first and foremost, benjamin is sailing along beautifully in dental school. this past week was the official beginning of his classes, and so far he is knocking them dead! he is so happy to have finally found his niche, and his happiness, of course, is my happiness. **cue sappy music** no really, it's good to have him in the swing of things. it is a little unfamiliar to see his healthcare provider card in his wallet and know that his nametag barcode allows him into parts of the uk medical center that are restricted only to physicians. nevertheless, i'm terribly proud of him.

i will be starting work at trinity christian academy high school this week. i'm really excited to learn about my new school and meet all of the students. trinity is a classical school, but is very different from evangel. one of the main differences is that the school is broken up into three campuses. i will be working at the high school teaching ninth and twelfth grade. i do love the older kids, but i will miss seeing the tiny plaid-clad people very much. i'll be teaching ninth grade literature, which is ancient greek and a little roman towards the end. i'll also be teaching ninth grade history, a new venture for me, and twelfth grade literature. i am PSYCHED about twelfth grade. the first book we cover is to kill a mockingbird. hello, i'm from alabama, and i'm here to tell you about the only author worth reading from my state. :) ok, rick bragg is really good too, but there's just something about atticus, scout, calpurnia, and dill. d-i-l-l. what a great name!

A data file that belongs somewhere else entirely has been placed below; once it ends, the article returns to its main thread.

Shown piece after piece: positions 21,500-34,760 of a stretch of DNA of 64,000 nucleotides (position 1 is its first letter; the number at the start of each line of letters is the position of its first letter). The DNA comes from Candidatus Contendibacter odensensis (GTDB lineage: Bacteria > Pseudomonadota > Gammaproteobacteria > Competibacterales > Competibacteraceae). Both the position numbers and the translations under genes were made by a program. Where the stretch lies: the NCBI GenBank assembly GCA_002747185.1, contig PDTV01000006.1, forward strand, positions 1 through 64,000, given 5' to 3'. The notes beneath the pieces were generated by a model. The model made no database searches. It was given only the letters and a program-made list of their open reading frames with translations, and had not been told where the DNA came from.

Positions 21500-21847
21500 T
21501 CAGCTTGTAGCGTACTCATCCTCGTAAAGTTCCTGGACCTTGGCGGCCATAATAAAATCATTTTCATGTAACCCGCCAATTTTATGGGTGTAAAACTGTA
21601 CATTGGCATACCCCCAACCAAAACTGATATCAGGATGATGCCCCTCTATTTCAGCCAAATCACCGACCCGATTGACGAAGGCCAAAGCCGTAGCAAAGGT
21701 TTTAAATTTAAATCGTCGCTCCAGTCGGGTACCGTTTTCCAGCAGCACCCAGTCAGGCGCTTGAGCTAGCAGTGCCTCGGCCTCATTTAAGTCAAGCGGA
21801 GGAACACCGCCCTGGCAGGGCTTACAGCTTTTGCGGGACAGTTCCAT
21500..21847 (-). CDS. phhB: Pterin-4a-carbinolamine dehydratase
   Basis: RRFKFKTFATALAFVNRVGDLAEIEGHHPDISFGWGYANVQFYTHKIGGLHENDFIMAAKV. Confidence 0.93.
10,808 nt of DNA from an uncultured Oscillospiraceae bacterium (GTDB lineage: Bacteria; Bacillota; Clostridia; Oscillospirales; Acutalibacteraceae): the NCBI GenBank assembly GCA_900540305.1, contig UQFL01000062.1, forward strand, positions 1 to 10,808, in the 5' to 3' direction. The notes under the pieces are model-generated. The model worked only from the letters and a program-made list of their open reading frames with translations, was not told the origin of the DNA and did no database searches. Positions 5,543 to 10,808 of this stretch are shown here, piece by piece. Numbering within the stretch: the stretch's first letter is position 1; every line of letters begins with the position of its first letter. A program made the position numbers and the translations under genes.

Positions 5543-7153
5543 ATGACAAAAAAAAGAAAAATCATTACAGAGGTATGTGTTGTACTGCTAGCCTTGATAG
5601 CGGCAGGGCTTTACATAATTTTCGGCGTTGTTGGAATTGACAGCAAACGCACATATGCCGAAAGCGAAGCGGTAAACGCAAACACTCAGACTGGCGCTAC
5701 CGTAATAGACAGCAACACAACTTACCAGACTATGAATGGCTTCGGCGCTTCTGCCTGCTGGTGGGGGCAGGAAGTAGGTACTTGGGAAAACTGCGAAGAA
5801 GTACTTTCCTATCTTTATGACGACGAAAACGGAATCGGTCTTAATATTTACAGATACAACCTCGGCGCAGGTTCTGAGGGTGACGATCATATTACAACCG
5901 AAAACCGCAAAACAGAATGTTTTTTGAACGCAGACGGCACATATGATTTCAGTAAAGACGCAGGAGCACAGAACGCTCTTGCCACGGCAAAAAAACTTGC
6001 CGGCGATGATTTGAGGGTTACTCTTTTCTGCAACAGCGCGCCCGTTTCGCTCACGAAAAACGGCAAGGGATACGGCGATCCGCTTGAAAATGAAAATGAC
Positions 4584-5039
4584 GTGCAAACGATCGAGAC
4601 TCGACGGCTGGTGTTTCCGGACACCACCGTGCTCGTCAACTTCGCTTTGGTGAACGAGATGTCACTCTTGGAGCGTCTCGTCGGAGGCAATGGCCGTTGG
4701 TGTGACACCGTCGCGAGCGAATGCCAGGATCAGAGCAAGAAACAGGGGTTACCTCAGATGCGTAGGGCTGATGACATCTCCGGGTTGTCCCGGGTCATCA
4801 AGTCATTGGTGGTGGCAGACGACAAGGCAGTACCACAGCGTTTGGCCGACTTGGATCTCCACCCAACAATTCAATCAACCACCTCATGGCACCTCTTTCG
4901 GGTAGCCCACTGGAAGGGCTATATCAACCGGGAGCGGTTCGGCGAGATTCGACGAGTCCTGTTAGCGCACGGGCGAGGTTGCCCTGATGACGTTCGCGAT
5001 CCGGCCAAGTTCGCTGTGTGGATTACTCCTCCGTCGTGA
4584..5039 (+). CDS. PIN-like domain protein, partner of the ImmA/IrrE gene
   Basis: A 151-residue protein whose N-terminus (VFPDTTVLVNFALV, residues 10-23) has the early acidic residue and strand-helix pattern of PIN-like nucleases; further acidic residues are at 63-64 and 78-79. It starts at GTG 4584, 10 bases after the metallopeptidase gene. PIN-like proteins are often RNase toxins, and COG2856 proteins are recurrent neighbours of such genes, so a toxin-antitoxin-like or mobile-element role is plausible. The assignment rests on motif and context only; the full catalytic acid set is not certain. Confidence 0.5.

we do think we have found a church. tomorrow will be our third week visiting, but so far we really love it. it was the first church we visited here, and that in itself is a miracle. the church is a little unconventional, but loves Jesus and seems to be really involved in the community and in creating social justice around the world, which is really important to ben and i. we are excited about the possibilities of this church and hope it will be a permanent fit for us.

ok, before i am out, here is a list of a few things we like about lexington:

1. no grocery sales tax: we consider this a ludicrous law in most places and were happy to see it abolished here.

2. new circle road and man o'war boulevard: these are two no-stoplight road that loop around lexington. main roads intersect these roads and lead you downtown and out of town (depending on the direction). this makes traveling much more efficient.

3. ramsay's: oh. my. word. ramsay's is a local chain restaurant that ben's aunt and uncle introduced us to last week. it is like eating at my grandma's house. PHENOMENAL. i have yet to order fried chicken because i know i will eat it all.

things we hate about lexington:

1. too far from home. too far from my people. i miss you all more than you can imagine.

recommended reading:

right up there with harper lee.


Saturday, April 18, 2009

just to document

i know it's been awhile, and this won't be long.

we are moving to ky. i'm sort of over it.

but i do want to just record this here for my own sake.

i am about to close annie. tonight is our last performance. i love these children more than i thought possible. they have gotten rave reviews, and they are excellent. i am tempted to load them in a van and ship them off to ky with me. :) they are so precious and i will remember each one singly and fondly for years to come.


Friday, December 19, 2008

mrs. w, can you just shrink and be our age again?

it's been a rough december. there's so much uncertainty about where we'll be next year. it makes working so urgent. there's so much i want my students to know.

last week, we had to address some character issues with one of my classes. it was very hard and personally disappointing for me on several levels. sometimes i wish older kids were more like kindergartners, young enough for you to take their little faces in your hands, shrink down to their level and say, "i love you and i know you're better than this so stopit!"